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Young people are often assumed to be progressive, especially when it comes to gay rights. But a new study reveals that acceptance of the LGBTQ community by adults 18 to 34 is falling.
A new Harris Poll commissioned by GLAAD found that 36 percent of respondents in that demographic reported they'd be "very" or "somewhat" uncomfortable learning a family member was LGBTQ. That's up from 29 percent who said the same in 2018.
Accelerating - Acceptance - Index - Percent - Child
According to the 2019 Accelerating Acceptance Index, 39 percent would be unsettled by their child learning about LGBTQ history in school, compared to just 30 percent in 2018. And finding out their doctor was LGBTQ made a third (34 percent) uncomfortable—an uptick from 27 percent last year.
"The younger generation has traditionally been thought of as a beacon of progressive values," GLAAD President and CEO Sarah Kate Ellis said in a statement. "We have taken that idea for granted."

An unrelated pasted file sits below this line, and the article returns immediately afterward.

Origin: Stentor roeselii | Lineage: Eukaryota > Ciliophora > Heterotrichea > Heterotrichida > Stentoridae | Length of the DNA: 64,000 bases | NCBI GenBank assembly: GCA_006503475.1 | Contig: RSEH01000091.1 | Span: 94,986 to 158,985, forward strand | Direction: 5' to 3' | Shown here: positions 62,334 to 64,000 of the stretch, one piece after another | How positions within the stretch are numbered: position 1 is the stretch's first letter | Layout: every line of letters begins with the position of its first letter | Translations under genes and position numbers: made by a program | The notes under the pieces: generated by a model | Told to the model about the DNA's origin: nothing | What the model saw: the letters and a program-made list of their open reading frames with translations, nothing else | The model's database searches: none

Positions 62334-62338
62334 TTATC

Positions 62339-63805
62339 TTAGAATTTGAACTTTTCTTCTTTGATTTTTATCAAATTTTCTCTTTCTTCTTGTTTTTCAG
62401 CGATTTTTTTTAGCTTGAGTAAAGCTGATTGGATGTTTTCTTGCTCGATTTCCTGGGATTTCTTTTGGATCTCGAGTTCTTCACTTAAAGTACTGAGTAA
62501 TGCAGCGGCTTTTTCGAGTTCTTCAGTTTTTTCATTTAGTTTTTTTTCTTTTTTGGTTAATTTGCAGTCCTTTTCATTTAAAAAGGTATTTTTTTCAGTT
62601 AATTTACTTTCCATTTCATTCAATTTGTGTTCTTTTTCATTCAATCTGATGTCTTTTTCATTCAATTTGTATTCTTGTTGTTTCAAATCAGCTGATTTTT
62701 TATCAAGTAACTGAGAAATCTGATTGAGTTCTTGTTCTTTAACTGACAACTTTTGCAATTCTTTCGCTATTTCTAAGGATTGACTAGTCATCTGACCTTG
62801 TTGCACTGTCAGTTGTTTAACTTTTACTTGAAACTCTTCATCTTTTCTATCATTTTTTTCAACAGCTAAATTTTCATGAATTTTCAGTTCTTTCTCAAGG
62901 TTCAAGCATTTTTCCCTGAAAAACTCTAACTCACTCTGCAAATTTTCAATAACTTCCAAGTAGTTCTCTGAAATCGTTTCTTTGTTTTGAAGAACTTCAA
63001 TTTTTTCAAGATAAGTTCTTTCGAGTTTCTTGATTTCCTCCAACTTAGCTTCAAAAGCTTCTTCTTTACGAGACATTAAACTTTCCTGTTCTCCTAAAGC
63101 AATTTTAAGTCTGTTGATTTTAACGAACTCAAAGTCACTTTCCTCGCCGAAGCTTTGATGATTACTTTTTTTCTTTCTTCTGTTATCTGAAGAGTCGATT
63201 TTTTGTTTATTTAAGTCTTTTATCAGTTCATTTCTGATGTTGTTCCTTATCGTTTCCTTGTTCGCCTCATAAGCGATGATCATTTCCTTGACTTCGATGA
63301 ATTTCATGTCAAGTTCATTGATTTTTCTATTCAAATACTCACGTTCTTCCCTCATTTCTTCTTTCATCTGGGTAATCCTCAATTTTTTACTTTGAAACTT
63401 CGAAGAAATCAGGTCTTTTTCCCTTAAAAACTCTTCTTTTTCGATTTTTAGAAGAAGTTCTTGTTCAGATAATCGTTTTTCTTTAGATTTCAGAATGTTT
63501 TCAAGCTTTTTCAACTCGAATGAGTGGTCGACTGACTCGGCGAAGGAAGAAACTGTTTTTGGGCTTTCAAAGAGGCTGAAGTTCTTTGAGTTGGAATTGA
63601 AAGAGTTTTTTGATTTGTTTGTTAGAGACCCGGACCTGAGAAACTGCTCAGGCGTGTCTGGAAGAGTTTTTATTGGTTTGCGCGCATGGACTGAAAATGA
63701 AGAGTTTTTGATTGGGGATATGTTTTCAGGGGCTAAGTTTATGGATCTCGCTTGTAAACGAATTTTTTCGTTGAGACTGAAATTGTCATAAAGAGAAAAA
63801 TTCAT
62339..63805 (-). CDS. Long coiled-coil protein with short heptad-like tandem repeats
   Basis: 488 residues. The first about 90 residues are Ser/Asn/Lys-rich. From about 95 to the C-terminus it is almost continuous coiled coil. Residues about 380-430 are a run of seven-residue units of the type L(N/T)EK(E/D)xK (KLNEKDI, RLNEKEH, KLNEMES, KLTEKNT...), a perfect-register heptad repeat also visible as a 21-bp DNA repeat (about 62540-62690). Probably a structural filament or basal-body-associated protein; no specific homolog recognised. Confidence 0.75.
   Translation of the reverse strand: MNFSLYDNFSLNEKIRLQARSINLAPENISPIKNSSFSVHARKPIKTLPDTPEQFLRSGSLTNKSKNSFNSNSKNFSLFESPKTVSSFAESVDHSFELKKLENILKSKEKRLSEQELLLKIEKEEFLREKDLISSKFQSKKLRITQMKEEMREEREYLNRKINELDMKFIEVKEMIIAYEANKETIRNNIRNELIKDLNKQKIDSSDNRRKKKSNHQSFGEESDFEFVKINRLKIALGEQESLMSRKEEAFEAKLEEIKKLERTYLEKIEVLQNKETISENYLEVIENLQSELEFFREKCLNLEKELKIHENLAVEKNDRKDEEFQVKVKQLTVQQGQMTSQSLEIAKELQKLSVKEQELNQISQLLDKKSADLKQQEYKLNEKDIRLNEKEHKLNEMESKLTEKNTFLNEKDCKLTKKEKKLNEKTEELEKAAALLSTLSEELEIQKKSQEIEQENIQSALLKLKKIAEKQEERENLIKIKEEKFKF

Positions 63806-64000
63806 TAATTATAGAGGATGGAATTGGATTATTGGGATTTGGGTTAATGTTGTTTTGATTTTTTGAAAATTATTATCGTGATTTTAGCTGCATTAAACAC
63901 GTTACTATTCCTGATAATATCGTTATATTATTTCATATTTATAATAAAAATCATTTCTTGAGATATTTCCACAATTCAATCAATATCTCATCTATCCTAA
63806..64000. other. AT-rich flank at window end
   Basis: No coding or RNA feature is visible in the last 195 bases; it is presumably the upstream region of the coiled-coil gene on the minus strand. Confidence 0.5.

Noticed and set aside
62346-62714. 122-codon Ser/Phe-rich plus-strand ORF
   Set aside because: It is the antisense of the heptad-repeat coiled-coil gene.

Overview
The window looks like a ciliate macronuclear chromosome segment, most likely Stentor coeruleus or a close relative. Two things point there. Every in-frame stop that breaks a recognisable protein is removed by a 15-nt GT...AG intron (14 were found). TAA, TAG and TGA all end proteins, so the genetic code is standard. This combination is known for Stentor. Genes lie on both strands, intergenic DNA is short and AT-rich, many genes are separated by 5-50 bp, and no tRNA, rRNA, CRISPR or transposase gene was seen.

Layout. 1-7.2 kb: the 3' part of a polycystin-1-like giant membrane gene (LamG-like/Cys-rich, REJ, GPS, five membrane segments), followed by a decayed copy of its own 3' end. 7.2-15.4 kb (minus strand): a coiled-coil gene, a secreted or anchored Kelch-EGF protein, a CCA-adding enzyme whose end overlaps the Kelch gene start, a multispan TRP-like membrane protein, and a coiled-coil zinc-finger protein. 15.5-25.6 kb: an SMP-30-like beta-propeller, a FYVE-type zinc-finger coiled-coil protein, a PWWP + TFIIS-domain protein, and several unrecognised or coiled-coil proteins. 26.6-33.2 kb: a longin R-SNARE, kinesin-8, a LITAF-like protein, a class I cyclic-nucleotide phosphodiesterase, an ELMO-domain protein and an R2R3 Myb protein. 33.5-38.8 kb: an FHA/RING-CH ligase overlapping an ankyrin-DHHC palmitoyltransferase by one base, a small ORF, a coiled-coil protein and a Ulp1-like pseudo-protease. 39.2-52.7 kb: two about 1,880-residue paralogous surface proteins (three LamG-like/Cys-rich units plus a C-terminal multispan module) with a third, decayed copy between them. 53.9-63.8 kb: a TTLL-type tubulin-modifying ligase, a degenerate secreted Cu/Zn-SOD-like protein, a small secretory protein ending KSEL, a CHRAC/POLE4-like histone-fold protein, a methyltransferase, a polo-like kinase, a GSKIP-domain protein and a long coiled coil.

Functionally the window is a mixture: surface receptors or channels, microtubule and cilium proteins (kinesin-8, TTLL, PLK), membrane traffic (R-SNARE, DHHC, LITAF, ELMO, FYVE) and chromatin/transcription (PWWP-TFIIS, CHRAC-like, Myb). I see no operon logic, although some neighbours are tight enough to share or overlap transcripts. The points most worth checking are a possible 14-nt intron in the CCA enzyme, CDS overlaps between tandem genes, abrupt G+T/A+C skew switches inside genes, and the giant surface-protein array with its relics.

Percentage - Americans - Family - Member - Doctor
A surprising percentage of Americans 18 to 34 said they'd be uncomfortable learning a family member, doctor or teacher was LGBTQ.
Conducted online earlier this year, the poll quizzed 1,970 U.S. adults on their comfort level with seven theoretical situations: Learning a family member is LGBTQ, learning their doctor is LGBTQ, having LGBTQ members at their place of worship, seeing a LGBTQ co-worker's wedding picture, having their child placed in a class with a LGBTQ teacher, seeing a same-sex couple holding hands, and learning their child was learning LGBTQ history in school.
Number - Americans - Situations - Percent - Percent
The number of young Americans who were comfortable across all seven situations dropped from 53 percent in 2018 to 45 percent this year, the second consecutive dip for...
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